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Confederate Flag at Louisiana Courthouse Taints Death Penalty System With Racial Bias

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May 10, 2011

Yesterday, Anna Arceneaux of the ACLU’s Capital Punishment Project argued before the Louisiana Supreme Court that the confederate flag outside the Caddo County Courthouse in Shreveport injects inherent racial bias into all court proceedings and is especially damaging in death penalty cases. Anna told the court:

The Confederate flag is viewed by many people as a symbol of white supremacy and racism, and its presence outside the courthouse represents the legacy of lynching, terror and oppression of the African-American race. Flying the flag outside the courthouse risks diminishing the trust of African-Americans in the criminal justice system and priming white jurors to view African-American defendants and victims as second-class citizens.

Last night, Rachel Maddow featured a segment about the flag and Carl Staples, a black potential juror who objected to the presence of the flag out side of the courtroom because, he said, it symbolizes the inherent racism that plagues the capital punishment system in Louisiana and the United States.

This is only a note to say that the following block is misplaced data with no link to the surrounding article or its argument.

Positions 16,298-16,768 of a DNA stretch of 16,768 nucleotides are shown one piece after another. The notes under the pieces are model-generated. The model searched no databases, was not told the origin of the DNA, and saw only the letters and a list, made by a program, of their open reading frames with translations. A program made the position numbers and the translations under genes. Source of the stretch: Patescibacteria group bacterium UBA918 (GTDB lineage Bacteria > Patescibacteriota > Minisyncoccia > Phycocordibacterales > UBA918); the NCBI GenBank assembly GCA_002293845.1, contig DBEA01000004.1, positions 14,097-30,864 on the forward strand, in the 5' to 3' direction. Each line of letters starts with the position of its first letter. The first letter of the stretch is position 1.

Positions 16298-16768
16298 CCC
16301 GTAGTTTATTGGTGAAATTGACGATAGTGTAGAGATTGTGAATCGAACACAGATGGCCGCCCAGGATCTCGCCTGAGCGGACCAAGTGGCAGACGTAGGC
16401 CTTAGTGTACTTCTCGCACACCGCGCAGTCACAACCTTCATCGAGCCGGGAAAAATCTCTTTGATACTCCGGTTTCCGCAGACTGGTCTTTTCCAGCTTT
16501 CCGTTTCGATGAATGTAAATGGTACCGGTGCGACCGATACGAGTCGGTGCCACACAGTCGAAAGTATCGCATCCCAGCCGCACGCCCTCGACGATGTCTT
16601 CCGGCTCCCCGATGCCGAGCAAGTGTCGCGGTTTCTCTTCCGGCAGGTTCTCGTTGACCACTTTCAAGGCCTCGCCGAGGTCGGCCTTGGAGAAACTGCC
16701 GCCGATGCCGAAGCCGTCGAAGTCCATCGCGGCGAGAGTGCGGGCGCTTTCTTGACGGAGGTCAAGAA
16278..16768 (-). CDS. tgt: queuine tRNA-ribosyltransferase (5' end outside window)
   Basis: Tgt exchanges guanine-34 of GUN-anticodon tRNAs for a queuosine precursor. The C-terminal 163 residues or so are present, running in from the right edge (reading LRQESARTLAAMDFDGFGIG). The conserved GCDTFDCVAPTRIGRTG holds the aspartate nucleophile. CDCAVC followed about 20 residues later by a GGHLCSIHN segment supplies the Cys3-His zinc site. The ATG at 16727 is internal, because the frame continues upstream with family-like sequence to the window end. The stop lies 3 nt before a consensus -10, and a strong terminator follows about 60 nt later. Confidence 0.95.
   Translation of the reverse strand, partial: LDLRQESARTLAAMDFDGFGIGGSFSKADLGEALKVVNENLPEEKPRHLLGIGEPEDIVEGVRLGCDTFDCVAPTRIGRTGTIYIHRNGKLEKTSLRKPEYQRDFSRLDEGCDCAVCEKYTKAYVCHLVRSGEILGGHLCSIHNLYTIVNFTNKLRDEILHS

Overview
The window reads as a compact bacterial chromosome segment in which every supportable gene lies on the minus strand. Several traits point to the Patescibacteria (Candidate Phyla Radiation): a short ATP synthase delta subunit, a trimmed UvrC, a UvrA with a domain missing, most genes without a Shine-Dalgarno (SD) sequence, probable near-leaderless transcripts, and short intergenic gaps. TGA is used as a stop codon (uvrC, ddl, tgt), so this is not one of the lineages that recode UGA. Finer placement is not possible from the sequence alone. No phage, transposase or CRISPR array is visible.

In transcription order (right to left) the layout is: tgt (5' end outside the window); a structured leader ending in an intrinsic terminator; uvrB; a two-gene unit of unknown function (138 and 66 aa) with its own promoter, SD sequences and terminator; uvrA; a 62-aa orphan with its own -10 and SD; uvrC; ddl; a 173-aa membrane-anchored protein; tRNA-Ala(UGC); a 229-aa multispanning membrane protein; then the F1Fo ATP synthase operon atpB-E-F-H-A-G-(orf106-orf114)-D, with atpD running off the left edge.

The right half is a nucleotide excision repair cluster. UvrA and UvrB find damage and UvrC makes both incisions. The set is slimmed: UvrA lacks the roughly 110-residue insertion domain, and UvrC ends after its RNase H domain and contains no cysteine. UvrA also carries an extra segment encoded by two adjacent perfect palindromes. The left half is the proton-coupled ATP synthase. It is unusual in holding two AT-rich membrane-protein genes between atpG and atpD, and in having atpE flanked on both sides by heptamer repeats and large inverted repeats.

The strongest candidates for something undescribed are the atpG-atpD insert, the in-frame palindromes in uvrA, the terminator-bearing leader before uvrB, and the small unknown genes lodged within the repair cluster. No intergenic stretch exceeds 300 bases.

In an interview with the Wall Street Journal, Staples said: “When I was screened for the jury, it welled up inside of me and I expressed my feelings[…]I don’t understand how judges or lawyers allowed that flag to stand.”

Staples was rejected to serve as a juror in the case of Felton Dorsey, a black man accused of killing a white man and who was later sentenced to death by a jury of 11 white people and one black person.

A recent study by a Florida State University social psychologist found that exposure to images of the Confederate flag increases the expression of negative attitudes toward African-Americans among whites. It’s clear that for the fair administration of justice in Caddo Parish, the confederate flag must come down.

CORRECTION: The headline of this post has been changed to better reflect the ACLU’s position in this case.

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